I like videogames that come in boxes. I liked shopping for them, too, running to the nearest EB Games store and riffling through the preowned section (when it had a preowned section for PC) to see what bits of overlooked gaming goodness I could dig up. The thrill of the hunt more than made up for the relative lack of convenience, and that's a feeling the IndieBox team is hoping to take advantage of with its new and very unusual boxed-game subscription service.
The basic concept is simple: IndieBox licenses indie games, builds well-loaded physical editions around them and sells them online. The service actually launched last month with Teslagrad , which included a poster, a soundtrack CD, a Teslamancer papercraft, 24-page manual and a "game cartridge" that's actually a USB stick with a protective case. The twist is that it's a monthly subscription service, and you have no idea what each month's game is going to be until you get it.
It's a strange way of doing things, but the idea is to duplicate, as much as possible, the excitement of discovering something cool that you weren't previously aware of. To offset the unavoidable fact that not everyone is going to care for every game, they're not very expensive: Subscriptions run from $15 to $17 per month plus shipping, depending on the length of the signup, while leftover copies will sell for $20 each, although it'll be awhile before surplus stock is actually available. And the games are entirely DRM-free, so there's no need to maintain the subscription to keep them working.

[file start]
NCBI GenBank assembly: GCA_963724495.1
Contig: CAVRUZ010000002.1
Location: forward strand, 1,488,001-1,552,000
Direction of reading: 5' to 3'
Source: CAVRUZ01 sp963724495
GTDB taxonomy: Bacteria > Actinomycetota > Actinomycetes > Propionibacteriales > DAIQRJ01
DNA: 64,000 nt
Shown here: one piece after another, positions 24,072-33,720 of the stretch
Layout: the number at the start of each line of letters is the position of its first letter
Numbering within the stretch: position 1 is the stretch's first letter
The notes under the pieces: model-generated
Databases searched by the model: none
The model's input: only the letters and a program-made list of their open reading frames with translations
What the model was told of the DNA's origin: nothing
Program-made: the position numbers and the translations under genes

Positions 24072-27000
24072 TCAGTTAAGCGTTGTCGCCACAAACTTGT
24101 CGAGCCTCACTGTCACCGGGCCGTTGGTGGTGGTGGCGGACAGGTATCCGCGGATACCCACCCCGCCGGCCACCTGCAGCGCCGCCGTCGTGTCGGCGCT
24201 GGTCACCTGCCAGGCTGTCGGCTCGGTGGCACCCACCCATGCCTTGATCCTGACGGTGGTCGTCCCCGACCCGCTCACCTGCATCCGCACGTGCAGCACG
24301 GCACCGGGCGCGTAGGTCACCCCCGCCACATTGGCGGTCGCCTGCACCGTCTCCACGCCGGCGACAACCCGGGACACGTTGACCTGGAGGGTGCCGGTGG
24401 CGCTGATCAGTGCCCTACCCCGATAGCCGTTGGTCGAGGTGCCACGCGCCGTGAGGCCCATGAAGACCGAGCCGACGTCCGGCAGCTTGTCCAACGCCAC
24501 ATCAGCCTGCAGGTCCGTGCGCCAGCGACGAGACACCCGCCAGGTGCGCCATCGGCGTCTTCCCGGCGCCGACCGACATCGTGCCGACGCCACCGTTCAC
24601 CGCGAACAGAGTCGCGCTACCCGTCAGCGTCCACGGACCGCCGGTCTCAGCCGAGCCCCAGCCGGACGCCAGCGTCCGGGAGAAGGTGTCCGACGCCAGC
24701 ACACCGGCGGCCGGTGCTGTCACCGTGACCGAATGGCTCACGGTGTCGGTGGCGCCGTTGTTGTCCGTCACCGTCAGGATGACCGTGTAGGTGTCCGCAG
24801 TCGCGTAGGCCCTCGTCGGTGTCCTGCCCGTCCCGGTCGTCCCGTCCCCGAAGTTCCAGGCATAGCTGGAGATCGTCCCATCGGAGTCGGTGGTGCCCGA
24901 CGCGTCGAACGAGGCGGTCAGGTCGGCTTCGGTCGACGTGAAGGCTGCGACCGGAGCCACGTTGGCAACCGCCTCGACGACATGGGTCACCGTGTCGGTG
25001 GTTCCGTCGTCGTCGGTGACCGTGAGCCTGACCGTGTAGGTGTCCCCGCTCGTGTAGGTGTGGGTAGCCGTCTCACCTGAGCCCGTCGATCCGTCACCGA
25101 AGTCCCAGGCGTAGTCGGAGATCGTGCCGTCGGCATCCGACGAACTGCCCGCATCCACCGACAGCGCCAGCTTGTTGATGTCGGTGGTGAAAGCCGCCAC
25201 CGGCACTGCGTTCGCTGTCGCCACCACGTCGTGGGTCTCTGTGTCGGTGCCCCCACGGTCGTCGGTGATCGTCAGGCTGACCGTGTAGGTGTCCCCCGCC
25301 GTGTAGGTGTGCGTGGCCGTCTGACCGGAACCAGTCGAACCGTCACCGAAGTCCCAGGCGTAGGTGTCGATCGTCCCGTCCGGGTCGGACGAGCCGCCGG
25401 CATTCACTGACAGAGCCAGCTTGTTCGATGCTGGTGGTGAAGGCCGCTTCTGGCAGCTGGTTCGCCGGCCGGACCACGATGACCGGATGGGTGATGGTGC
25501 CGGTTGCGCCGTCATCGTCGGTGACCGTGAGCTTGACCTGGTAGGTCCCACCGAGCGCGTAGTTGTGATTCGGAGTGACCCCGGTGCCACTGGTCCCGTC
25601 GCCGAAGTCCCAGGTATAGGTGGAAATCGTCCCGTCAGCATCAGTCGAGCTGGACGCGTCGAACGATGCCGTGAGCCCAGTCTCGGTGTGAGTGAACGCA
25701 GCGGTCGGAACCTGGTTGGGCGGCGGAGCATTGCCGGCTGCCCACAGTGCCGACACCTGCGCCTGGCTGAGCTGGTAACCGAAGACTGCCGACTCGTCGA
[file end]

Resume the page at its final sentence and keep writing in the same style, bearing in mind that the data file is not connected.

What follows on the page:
That, as they say, was the straw that broke the camel's back, so after an appropriate bit of waffling, I signed up for a month. What am I getting? I have no idea, and that's what makes it so great, although I hope the game will be cool, too. But the real question is whether there's enough interest in physical copies of PC games, and enough willingness to gamble on getting a winner every month, to maintain and grow the business. The Teslagrad sellout is a good sign, but can it last? I think the IndieBox is a fantastic idea, but I'm also, as noted earlier, kind of a weirdo about these things, too.